8 Poemas de Phillis Wheatley

An Hymn to Humanity

I.

Lo! for this dark terrestrial ball

Forsakes his azure—paved hall

A prince of heav’nly birth!

Divine Humanity behold,

What wonders rise, what charms unfold

At his descent to earth!

II.

The bosoms of the great and good

With wonder and delight he view’d,

And fix’d his empire there: 

Him, close compressing to his breast,

The sire of gods and men address’d,

“My son, my heav’nly fair!

III.

”Descend to earth, there place thy throne;

“To succour man’s afflicted son

”Each human heart inspire:

“To act in bounties unconfin’d

”Enlarge the close contracted mind,

“And fill it with thy fire.”

IV.

Quick as the word, with swift career

He wings his course from star to star,

And leaves the bright abode.

The Virtue did his charms impart;

Their G———! then thy raptur’d heart

Perceiv’d the rushing God:

V.

For when thy pitying eye did see

The languid muse in low degree,

Then, then at thy desire

Descended the celestial nine;

O’er me methought they deign’d to shine,

And deign’d to string my lyre. 

VI.

Can Afric’s muse forgetful prove?

Or can such friendship fail to move

A tender human heart?

Immortal Friendship laurel—crown’d

The smiling Graces all surround

With ev’ry heav’nly Art.

An Hymn to the Morning

ATTEND my lays, ye ever honour’d nine,

Assist my labours, and my strains refine;

In smoothest numbers pour the notes along,

For bright Aurora now demands my song.

Aurora hail, and all the thousand dies,

Which deck thy progress through the vaulted skies:

The morn awakes, and wide extends her rays,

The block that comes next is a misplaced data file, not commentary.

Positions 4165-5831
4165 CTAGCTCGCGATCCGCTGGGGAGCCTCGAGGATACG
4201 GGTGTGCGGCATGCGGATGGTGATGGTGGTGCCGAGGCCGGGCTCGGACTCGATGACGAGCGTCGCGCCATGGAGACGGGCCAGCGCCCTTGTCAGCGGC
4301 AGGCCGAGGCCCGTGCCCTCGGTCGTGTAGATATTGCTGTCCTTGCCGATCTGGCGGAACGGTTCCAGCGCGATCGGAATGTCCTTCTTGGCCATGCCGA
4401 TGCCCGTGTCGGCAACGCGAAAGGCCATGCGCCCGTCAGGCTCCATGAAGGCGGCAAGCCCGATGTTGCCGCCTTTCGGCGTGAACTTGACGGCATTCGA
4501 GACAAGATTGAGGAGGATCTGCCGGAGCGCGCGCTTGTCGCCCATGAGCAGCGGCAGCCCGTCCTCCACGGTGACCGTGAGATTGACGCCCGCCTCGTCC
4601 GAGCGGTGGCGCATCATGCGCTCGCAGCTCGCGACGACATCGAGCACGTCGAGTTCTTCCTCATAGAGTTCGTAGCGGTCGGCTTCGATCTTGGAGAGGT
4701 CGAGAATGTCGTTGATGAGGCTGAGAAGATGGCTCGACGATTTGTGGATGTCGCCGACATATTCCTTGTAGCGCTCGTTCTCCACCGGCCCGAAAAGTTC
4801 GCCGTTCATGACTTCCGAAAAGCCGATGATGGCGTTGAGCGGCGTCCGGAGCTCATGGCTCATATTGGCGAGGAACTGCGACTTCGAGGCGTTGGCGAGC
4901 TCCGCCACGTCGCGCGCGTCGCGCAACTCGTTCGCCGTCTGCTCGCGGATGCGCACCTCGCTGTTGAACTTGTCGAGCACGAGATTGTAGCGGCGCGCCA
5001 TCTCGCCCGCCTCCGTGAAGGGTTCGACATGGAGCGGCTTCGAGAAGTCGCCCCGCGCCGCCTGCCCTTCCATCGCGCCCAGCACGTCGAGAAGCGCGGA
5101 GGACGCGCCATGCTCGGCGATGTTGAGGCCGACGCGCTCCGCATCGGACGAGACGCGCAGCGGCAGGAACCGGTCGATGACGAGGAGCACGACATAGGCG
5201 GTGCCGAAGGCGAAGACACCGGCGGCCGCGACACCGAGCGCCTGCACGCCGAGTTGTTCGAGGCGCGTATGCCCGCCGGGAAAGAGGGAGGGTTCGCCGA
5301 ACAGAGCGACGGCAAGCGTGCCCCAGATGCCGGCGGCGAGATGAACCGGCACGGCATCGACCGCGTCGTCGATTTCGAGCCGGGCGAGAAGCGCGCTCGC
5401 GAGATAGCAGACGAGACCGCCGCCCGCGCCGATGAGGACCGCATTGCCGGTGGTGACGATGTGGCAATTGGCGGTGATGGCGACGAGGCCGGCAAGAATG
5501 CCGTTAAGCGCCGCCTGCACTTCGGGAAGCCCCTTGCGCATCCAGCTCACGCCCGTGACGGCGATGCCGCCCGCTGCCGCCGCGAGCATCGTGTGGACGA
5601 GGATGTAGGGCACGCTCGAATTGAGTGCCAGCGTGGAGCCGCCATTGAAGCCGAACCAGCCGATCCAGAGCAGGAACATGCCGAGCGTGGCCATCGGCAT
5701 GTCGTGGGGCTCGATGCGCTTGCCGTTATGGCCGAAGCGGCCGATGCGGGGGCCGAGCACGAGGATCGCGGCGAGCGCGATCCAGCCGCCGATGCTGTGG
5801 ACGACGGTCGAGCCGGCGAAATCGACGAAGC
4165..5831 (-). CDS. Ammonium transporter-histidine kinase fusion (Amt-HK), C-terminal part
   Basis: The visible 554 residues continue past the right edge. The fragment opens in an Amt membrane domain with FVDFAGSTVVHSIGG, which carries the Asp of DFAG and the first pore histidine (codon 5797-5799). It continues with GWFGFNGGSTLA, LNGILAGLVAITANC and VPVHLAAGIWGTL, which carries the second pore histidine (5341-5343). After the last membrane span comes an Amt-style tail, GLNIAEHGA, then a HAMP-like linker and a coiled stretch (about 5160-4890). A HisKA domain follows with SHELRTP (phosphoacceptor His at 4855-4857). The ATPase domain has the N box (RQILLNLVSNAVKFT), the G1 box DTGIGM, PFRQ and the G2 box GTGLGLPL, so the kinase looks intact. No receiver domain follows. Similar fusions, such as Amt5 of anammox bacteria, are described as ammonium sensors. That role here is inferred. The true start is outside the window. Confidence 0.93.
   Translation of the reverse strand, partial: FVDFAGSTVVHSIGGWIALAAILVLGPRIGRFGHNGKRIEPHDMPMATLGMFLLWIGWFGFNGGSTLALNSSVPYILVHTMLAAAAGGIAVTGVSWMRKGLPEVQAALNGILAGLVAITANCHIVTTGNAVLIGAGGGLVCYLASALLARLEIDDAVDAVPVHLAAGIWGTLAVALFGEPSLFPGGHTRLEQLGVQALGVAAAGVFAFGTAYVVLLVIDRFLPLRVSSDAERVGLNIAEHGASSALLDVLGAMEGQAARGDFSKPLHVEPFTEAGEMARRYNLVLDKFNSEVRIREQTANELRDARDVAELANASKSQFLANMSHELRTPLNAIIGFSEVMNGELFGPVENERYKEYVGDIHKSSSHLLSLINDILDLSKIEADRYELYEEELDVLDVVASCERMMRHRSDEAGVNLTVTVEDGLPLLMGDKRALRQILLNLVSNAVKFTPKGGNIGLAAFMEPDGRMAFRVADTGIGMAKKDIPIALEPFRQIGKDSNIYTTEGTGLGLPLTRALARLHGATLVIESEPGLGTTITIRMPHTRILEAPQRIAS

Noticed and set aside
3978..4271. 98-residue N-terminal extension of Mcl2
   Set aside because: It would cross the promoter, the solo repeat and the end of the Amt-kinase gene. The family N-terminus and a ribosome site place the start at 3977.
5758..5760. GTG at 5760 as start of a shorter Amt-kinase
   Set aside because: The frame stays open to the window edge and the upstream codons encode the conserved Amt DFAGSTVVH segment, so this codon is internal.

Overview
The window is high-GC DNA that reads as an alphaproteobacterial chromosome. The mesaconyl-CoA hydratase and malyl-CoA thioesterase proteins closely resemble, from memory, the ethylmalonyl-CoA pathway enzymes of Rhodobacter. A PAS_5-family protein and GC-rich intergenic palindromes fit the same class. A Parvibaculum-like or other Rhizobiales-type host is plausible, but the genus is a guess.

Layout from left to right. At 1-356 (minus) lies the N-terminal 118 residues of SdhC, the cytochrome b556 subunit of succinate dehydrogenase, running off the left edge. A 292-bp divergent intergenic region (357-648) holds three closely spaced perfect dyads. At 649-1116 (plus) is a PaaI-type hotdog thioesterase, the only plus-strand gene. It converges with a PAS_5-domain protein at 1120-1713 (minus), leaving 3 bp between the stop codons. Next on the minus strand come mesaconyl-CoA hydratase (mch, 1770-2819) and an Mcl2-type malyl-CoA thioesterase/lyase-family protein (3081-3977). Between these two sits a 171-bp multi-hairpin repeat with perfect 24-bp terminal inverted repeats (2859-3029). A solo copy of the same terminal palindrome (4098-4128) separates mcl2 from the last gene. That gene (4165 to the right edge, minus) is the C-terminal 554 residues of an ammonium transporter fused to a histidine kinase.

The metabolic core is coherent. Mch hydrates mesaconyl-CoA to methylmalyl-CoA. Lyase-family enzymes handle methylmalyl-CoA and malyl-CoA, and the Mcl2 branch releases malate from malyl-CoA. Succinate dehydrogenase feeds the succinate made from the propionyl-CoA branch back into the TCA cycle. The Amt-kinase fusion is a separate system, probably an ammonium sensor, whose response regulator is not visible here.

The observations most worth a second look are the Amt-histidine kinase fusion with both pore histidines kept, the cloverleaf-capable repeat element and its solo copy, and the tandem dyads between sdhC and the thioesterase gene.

On ev’ry leaf the gentle zephyr plays;

Harmonious lays the feather’d race resume,

Dart the bright eye, and shake the painted plume.

Ye shady groves, your verdant gloom display

To shield your poet from the burning day:

Calliope awake the sacred lyre,

While thy fair sisters fan the pleasing fire:

The bow’rs, the gales, the variegated skies

In all their pleasures in my bosom rise.

See in the east th’ illustrious king of day!

His rising radiance drives the shades away—

But Oh! I feel his fervid beams too strong,

And scarce begun, concludes th’ abortive song.

On Being Brought from Africa to America

‘Twas mercy brought me from my Pagan land,

Taught my benighted soul to understand

That there’s a God, that there’s a Saviour too:

Once I redemption neither sought nor knew.

Some view our sable race with scornful eye,

“Their colour is a diabolic die.”

Remember, Christians, Negro’s, black as Cain,

May be refin’d, and join th’ angelic train.

On Virtue

O thou bright jewel in my aim I strive
To comprehend thee. Thine own words declare